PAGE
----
While I had hoped to avoid it, largely because of concerns about
available time and cycles, you are making what seems to me to be
a strong case for a document that describes the types of
mappings that might be appropriate in various circumstances.  My
gut instinct is that, e.g., case mappings, at least silent case
mappings, may not be a good idea when the users aren't used to
looking at scripts that normally handle case and that, for
systems localized for such users and for users who might expect
special handling of the odd cases (such as the notorious Turkic
dotless "i") warnings or rejection might be better than case
mappings.  (I'd like to hear from Gerv and others on the browser
side about that subject.)

Such a document could describe the mapping situation, review the
IDNA2003 rules and the compatibility issues, discuss the
tradeoffs, etc.  It might be Experimental, as you suggest, or
Informational, or even a BCP.   If you and others think that
would be of significant help, I'll start drafting (although I'd
be very pleased if someone else wanted to take the job on).

> Presumably, the IDNA200X protocol document would re-enter the
> Standards Track at Proposed?

Yes, absolutely.
>> > We also need to remember that, if the predictions heard
>> > around ICANN, IGF, and similar forums are to be believed,
>> > there is almost no use of IDNs today compared to what we
>> > The alternative is to carry
>> > the mistakes we have made and infelicitous features we have
>> > created forward and have to live with them forever, a
>> > decision that will certainly lead to a louder chorus of a
>> > claim that has already been made, i.e., that IDNs are
>> > inherently discriminatory against any language other than
>> > English.
>> I don't really understand the last sentence. Would you please
>> give a couple of examples? Maybe the German eszett or the
>> Turkish dotted and dotless i?

To understand comments like that one, you need to appreciate the
political part of this design effort, a situation in which there
seem to be a number of parties who would like to reach the
conclusion that IDNs are discriminatory against their languages
(or an attempt to keep the Internet "in English" (even though we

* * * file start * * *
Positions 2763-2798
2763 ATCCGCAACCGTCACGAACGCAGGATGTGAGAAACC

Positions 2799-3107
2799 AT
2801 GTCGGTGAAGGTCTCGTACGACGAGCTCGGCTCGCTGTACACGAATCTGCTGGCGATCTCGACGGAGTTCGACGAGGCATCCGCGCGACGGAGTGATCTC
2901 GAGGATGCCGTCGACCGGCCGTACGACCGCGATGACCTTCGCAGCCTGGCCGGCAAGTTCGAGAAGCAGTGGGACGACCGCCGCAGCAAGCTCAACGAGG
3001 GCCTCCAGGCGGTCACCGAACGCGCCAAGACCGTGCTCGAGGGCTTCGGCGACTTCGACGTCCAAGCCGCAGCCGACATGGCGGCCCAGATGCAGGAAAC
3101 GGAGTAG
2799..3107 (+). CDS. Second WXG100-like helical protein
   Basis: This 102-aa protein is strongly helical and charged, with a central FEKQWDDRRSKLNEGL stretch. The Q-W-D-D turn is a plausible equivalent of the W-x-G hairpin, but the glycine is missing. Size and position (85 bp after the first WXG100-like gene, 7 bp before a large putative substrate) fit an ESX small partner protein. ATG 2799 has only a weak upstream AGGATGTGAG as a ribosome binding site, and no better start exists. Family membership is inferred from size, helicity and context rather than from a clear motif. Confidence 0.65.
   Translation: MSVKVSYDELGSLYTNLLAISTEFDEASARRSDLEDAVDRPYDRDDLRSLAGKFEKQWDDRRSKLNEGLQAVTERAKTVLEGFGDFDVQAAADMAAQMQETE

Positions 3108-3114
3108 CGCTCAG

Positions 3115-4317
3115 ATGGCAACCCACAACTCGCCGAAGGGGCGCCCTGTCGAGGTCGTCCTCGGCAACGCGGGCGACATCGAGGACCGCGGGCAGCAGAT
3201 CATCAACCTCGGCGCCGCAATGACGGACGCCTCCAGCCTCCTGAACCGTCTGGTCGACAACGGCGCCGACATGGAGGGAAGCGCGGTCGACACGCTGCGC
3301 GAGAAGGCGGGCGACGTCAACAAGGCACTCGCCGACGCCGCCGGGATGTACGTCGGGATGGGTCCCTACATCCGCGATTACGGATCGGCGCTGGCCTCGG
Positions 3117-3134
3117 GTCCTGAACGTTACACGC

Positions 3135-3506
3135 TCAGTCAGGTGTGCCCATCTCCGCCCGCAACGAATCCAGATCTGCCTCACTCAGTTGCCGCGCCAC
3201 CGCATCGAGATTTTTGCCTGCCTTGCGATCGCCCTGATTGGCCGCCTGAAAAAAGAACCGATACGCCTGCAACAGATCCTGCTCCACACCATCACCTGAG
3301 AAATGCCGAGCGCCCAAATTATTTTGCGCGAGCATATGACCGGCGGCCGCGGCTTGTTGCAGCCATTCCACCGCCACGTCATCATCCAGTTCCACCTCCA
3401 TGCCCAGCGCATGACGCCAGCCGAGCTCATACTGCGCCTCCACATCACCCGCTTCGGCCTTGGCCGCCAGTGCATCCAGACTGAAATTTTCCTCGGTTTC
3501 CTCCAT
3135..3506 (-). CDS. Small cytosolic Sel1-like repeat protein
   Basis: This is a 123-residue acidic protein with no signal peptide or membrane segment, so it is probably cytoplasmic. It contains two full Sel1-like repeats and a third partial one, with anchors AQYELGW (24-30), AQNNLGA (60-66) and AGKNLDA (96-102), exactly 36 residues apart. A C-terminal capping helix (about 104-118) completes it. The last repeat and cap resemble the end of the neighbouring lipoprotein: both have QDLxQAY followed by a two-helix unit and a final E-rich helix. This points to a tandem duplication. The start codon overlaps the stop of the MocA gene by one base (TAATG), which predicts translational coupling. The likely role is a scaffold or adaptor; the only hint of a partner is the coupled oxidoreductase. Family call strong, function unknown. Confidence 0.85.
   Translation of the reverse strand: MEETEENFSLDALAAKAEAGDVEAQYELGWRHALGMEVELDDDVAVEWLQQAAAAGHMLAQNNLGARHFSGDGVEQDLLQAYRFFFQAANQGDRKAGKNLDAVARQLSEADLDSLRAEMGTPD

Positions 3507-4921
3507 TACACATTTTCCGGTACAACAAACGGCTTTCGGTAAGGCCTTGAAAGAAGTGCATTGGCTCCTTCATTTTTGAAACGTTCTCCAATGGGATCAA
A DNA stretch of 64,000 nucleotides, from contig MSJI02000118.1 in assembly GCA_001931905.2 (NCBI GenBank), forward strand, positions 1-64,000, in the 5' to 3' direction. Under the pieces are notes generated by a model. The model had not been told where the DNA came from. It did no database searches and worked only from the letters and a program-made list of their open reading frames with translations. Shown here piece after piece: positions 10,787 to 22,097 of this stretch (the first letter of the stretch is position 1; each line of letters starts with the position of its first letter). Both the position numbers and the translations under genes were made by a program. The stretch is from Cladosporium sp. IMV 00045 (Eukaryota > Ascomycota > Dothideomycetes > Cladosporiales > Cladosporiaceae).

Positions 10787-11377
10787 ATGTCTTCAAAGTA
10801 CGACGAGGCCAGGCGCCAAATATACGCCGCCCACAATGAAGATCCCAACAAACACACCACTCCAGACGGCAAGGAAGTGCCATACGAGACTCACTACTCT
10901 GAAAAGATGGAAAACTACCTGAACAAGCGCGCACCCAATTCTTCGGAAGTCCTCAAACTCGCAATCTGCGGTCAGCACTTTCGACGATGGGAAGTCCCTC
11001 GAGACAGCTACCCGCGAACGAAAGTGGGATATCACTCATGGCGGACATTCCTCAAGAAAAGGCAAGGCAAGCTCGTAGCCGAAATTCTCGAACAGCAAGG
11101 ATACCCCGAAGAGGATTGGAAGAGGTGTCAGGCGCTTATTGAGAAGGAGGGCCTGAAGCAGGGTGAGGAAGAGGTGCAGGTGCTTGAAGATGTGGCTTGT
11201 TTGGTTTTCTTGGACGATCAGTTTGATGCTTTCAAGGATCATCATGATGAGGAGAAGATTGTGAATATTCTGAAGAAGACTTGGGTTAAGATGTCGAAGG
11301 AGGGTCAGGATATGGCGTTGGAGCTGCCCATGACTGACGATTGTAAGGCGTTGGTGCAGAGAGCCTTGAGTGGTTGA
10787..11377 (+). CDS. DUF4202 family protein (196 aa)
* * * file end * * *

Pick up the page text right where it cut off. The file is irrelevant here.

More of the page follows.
all know better as far as content is concerned)) and who are
looking for things to point at to "prove" their position.  If
someone had the right (or wrong) incentives, such Latin-script
oddities as Eszett and Turkish "i"s, would count.   But I'm more
concerned about problems with Arabic (e.g., should final-form
character match intermediate ones, a question to which the best
answer is probably "sometimes") and Indic scripts (e.g., how
does one decide whether to apply a Hindi or Nepali rendering
without knowing the language and while having far too few
characters to guess).

> I just checked, and the upper-case I-with-dot (İ) is
> preserved by IDNA2003's ToUnicode(ToASCII(x)), and so is the
> lower-case i-without-dot (ı). The Eszett (ß), however, gets
> mapped to ss, so it is lost. Is this the kind of thing you are
> referring to when you say "discriminatory against any language
> other than English"?

Not specifically, but see above.  Eszett is further complicated
by the fact that standard orthography in some German-speaking
areas encourages mapping it out (quite independent of anything
having to do with IDNA) while standard orthography in others
encourages preserving it and considers the "ss" mapping to be
appropriate only when required by typographical convenience.

I've got to go catch a plane, but will try to construct a note
that summarizes what I believe to be the absolute minimum list
of changes we need to make to IDNA2003 to provide stable and
predictable operation long-term and mail it when I next touch
down (many hours from now).